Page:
Avondale Mower

1 Apr 1911 - 14 Mar 1969

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Avondale Mower

1 Apr 1911 - 14 Mar 1969
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(Compiled by Marilyn Lougee) Avondale was born about 1:00 A.M. on the morning of the 1st day of April 1911. His mother, Lovenia, had been sick for about 24 hours before he was born. She had spent most of the time she was carrying him, not able to do much but lay around. She was unable to do much wor
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Life Information

Avondale Mower

Born:
Died:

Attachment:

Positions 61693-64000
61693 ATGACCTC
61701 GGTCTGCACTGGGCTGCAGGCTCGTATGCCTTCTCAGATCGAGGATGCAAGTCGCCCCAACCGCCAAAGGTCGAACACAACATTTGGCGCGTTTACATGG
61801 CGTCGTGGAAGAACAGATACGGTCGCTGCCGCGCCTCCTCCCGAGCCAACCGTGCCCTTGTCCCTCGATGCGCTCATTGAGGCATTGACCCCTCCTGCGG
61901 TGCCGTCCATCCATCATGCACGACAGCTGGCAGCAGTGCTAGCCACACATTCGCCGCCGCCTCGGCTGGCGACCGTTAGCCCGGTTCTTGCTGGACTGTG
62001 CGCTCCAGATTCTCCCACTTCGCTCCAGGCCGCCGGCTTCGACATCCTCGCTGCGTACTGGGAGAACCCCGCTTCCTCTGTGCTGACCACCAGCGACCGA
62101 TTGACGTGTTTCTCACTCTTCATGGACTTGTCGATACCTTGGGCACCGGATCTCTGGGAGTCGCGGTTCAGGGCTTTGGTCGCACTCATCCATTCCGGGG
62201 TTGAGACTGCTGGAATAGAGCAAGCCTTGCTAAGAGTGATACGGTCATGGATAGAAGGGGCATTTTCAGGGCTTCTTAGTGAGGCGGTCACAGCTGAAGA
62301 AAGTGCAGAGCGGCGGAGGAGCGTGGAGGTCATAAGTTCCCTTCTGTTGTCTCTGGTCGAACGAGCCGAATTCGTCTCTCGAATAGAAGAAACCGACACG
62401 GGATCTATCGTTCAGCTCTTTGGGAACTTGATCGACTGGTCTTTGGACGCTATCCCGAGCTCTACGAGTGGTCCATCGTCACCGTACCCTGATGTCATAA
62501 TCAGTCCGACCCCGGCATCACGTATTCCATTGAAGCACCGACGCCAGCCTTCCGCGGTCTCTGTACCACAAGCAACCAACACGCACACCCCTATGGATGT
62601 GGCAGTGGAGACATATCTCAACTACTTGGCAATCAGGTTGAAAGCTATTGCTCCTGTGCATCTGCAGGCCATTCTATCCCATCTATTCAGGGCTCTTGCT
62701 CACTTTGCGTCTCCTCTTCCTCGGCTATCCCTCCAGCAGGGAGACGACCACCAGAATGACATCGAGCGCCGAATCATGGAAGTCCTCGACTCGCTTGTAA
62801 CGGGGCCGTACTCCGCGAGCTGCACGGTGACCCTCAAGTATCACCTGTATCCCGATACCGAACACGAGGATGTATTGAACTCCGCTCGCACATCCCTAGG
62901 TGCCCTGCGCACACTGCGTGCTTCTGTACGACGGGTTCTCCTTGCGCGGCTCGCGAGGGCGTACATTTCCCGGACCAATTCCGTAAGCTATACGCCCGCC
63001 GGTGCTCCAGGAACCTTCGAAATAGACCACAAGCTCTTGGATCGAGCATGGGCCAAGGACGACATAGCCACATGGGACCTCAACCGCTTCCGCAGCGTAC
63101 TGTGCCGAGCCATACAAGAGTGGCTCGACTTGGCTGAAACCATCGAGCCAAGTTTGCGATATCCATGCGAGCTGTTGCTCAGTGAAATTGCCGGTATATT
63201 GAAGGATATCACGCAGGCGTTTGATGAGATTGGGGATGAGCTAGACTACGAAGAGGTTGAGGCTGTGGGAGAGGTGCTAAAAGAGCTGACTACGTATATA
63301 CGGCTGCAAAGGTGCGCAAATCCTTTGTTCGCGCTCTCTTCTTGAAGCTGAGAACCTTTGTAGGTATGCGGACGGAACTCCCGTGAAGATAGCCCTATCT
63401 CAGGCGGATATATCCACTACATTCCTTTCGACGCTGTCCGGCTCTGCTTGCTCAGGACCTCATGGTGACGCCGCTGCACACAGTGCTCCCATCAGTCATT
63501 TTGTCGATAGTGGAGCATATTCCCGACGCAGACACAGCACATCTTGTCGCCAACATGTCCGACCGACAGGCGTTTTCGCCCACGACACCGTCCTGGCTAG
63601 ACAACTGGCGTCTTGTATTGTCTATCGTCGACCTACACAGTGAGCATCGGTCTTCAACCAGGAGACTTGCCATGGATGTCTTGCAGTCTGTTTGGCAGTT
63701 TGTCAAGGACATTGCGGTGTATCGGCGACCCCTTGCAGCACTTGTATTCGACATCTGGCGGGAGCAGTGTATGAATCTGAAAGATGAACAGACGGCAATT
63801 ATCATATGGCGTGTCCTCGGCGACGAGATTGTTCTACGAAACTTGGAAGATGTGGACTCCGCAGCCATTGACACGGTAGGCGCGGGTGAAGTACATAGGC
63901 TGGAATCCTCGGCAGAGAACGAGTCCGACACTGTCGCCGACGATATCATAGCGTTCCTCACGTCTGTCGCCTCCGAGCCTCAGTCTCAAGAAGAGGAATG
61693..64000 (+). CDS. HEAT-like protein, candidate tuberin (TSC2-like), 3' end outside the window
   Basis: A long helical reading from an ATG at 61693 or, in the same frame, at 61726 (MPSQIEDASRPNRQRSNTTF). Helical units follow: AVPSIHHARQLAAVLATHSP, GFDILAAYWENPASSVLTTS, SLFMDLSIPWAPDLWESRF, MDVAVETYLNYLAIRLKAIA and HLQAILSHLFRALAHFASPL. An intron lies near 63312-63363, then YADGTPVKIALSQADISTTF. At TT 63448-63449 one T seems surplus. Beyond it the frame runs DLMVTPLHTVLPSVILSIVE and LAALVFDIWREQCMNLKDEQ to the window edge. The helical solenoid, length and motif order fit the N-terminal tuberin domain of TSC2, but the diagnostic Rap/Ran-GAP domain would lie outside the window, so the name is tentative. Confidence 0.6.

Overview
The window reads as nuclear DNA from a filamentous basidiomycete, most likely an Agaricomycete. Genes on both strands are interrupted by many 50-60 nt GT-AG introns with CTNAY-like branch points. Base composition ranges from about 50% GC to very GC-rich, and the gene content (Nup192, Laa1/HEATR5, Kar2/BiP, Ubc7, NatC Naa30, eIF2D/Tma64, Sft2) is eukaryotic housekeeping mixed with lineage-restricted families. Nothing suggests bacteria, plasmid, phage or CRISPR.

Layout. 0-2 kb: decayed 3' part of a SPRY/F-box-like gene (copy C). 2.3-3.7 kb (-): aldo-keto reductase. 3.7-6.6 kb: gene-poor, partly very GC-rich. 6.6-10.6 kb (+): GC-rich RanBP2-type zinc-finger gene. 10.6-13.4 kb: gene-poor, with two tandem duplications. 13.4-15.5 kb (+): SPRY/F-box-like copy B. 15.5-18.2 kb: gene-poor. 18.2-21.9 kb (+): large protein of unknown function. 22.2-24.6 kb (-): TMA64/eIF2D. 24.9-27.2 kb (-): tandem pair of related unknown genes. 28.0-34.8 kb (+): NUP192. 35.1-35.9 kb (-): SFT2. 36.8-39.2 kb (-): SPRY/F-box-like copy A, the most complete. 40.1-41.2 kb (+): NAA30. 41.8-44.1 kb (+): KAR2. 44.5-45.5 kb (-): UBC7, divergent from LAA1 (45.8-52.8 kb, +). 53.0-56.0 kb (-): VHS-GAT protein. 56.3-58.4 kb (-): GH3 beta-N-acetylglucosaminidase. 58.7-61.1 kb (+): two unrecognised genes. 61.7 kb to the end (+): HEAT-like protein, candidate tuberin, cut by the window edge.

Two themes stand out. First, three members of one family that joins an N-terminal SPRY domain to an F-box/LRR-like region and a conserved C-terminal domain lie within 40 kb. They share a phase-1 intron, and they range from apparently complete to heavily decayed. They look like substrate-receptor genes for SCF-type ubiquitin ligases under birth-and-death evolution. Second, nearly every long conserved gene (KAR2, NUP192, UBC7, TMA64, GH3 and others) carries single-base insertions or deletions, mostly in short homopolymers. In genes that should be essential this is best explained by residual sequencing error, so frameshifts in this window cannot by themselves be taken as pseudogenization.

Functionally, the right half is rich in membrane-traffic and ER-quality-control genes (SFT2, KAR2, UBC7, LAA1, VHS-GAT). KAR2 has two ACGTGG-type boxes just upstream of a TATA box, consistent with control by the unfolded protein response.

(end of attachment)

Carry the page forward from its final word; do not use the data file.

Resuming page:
Memorial Mountain View Mortuary and Cemetery

3115 E Bengal Blvd
Cottonwood Heights, Salt Lake, Utah
United States
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finnsh

June 20, 2012
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finnsh

June 14, 2012

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AVONDALE MOWER

Contributor: finnsh Created: 1 year ago Updated: 1 year ago